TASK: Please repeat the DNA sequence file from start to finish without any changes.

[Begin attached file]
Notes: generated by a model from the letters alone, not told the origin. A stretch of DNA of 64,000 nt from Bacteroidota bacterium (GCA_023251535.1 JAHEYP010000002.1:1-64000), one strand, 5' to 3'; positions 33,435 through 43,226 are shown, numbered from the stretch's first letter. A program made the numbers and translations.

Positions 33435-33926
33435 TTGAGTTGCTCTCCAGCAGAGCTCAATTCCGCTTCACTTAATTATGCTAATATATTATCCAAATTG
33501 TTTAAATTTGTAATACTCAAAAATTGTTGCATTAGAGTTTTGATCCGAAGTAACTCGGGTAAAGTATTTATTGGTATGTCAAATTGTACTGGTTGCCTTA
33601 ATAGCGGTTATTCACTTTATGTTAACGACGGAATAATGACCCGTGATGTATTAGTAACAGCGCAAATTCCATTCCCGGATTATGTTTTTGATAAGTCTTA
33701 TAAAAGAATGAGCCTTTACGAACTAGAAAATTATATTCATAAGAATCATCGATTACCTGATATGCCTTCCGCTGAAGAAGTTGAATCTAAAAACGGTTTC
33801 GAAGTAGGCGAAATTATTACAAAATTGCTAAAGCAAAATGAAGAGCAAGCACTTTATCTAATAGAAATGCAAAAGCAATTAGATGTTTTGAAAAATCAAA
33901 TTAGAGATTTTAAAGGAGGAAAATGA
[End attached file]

Notes: generated by a model from the letters alone, not told the origin. A stretch of DNA of 64,000 nt from Bacteroidota bacterium (GCA_023251535.1 JAHEYP010000002.1:1-64000), one strand, 5' to 3'; positions 33,435 through 43,226 are shown, numbered from the stretch's first letter. A program made the numbers and translations.

Positions 33435-33926
33435 TTGAGTTGCTCTCCAGCAGAGCTCAATTCCGCTTCACTTAATTATGCTAATATATTATCCAAATTG
33501 TTTAAATTTGTAATACTCAAAAATTGTTGCATTAGAGTTTTGATCCGAAGTAACTCGGGTAAAGTATTTATTGGTATGTCAAATTGTACTGGTTGCCTTA
33601 ATAGCGGTTATTCACTTTATGTTAACGACGGAATAATGACCCGTGATGTATTAGTAACAGCGCAAATTCCATTCCCGGATTATGTTTTTGATAAGTCTTA
33701 TAAAAGAATGAGCCTTTACGAACTAGAAAATTATATTCATAAGAATCATCGATTACCTGATATGCCTTCCGCTGAAGAAGTTGAATCTAAAAACGGTTTC
33801 GAAGTAGGCGAAATTATTACAAAATTGCTAAAGCAAAATGAAGAGCAAGCACTTTATCTAATAGAAATGCAAAAGCAATTAGATGTTTTGAAAAATCAAA
33901 TTAGAGATTTTAAAGGAGGAAAATGA